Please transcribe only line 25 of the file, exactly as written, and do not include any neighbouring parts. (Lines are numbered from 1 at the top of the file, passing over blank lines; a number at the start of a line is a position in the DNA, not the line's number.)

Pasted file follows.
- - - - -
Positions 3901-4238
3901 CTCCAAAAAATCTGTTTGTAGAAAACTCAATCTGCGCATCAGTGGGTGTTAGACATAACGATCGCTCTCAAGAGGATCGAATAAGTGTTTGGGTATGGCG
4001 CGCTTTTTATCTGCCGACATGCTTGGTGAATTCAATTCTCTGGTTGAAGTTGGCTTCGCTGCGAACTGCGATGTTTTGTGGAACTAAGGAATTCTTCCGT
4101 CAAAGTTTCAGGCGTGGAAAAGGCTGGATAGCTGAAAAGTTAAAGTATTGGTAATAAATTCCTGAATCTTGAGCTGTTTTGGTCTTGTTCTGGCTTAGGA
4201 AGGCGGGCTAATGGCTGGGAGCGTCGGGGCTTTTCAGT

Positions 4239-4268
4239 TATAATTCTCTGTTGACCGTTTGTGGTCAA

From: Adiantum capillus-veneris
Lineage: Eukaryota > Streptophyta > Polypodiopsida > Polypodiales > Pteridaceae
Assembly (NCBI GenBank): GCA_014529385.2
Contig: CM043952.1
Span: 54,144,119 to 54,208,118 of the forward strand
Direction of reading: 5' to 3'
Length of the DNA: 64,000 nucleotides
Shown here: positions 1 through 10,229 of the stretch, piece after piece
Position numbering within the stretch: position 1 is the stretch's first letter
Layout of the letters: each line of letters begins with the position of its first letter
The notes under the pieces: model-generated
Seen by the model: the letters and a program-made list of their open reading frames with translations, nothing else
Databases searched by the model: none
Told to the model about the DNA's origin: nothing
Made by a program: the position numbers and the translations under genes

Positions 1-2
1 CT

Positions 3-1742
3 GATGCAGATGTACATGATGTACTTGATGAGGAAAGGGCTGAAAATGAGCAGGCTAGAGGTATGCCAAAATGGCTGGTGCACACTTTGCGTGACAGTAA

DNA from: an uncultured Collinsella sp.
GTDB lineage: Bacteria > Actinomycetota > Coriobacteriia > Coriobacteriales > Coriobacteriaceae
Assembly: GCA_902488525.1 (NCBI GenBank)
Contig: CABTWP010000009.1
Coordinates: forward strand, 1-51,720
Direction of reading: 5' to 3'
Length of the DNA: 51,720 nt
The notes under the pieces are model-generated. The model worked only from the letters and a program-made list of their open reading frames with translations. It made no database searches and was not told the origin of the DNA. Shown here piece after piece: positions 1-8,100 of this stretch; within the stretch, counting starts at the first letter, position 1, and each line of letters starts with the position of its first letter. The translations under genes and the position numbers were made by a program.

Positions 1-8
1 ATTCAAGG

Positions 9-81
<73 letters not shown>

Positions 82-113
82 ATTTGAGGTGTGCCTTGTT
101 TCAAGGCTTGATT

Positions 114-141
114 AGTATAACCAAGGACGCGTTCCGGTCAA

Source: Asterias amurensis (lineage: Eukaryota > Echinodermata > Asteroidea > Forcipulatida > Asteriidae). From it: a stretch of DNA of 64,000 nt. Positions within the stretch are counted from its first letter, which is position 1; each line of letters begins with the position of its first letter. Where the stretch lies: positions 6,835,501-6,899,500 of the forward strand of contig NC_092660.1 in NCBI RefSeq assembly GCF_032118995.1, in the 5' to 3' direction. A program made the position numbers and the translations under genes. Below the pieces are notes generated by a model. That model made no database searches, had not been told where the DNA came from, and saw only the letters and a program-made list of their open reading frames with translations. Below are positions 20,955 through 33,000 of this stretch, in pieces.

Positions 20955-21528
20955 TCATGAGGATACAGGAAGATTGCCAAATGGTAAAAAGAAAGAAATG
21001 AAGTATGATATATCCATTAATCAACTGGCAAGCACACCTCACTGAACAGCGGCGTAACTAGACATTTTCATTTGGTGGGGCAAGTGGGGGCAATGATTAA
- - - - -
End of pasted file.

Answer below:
Positions 3-1742